"In terms of technology, it's pushing the absolute boundaries and there seems to be a lot of technological naivety on the part of the people running it", he said.

"There are some elements that seem reasonable, but overall it's concerning, and the timescales are also questionable."

While Mars One is planning the one way mission for 2024, NASA, with its long established expertise and technology, is looking to be able to send humans to Mars and bring them back again by the mid 2030s.

This is estimated to cost up to as much as £100 billion (£64.9bn) for the space agency, while Mars One believes it can do it for an optimistic $6 billion (£3.9bn) - and there are even questions over whether or not they will be able to achieve that much funding.
The private enterprise is hoping to raise money through a TV deal and additional funding from the exposure that will bring the project.

Last year it said it had teamed up with programme makers Endemol, but the Big Brother creators recently pulled out of the deal claiming they were "unable to reach agreement on the details of the contract".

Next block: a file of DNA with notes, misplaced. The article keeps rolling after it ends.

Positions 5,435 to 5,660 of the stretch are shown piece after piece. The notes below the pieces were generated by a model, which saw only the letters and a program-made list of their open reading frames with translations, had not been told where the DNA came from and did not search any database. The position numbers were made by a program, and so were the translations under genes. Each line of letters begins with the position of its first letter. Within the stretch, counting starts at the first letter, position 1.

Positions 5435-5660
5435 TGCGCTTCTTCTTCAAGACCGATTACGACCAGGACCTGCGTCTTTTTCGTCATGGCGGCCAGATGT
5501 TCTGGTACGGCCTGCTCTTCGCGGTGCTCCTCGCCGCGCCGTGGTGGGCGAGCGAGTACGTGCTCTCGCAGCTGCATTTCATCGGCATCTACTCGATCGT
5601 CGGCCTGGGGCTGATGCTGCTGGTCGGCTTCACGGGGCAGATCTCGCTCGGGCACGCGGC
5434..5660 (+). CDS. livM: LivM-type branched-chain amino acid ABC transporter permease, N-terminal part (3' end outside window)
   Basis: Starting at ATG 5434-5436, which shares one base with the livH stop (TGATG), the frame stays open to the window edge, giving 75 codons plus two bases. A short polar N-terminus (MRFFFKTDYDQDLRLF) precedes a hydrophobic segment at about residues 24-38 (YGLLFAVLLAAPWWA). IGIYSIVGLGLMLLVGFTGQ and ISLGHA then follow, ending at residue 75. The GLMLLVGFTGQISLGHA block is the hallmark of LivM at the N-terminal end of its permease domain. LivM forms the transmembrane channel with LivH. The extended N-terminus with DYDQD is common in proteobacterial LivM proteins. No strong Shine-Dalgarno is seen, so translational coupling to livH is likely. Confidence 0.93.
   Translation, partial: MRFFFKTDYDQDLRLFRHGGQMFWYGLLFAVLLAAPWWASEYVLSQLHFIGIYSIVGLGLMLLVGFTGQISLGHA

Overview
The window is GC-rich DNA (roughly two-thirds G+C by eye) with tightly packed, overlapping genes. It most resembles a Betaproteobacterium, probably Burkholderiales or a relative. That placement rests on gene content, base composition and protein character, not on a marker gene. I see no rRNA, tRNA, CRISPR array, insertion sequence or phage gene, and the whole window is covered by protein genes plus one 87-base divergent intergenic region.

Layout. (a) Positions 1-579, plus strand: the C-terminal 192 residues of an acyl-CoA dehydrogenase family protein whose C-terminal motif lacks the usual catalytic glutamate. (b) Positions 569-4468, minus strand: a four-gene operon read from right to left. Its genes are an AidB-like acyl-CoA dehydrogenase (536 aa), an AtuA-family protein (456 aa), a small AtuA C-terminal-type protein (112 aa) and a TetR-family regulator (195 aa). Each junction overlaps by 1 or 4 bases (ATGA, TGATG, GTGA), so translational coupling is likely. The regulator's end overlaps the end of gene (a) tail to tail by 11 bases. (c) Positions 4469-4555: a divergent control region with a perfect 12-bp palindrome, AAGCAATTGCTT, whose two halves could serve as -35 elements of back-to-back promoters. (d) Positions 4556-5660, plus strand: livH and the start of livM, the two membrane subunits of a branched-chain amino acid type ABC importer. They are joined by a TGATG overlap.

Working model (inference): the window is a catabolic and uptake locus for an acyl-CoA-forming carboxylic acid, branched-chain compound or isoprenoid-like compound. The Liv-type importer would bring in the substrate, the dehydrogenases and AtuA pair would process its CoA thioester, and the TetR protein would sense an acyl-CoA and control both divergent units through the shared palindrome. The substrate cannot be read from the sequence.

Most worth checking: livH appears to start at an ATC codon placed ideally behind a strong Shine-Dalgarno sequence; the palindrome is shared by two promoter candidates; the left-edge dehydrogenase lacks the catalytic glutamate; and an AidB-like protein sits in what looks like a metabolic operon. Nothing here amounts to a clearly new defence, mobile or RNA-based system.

Mars One did not respond to questioning by the Sunday Herald over its funding, but its website showed that as at January this year, it had raised just $759,816 from donations, merchandising, and a crowdfunding campaign.

It is unclear what other funding the project has.

Ojha said: "The business model has so many holes in it, it's shaky to say the least. And when you ask them how much money they have raised, they say it's still ongoing. The time scales and the business model - they're completely unrealistic."

Mars One plans to send several unmanned rockets to Mars ahead of the 2024 mission, with the first of these scheduled to take place in 2018.

These will include missions with robots to find a suitable location for a base and assemble it ahead of the humans' arrival.
The project claims it will use only existing technology for the mission, buying in materials from proven suppliers including Lockheed Martin or SpaceX.

The equipment involved includes several simulation outposts for training, a rocket launcher, a transit vehicle to take the crew to Mars, a Mars landing capsule, two rovers, a Mars suit and a communications system.

However, experts have warned that much of this equipment has not been fully tested. 

Physicist professor Todd Huffman is a big supporter of attempting a manned mission to Mars, but he also has serious concerns about Mars One, claiming it is "scientifically irresponsible".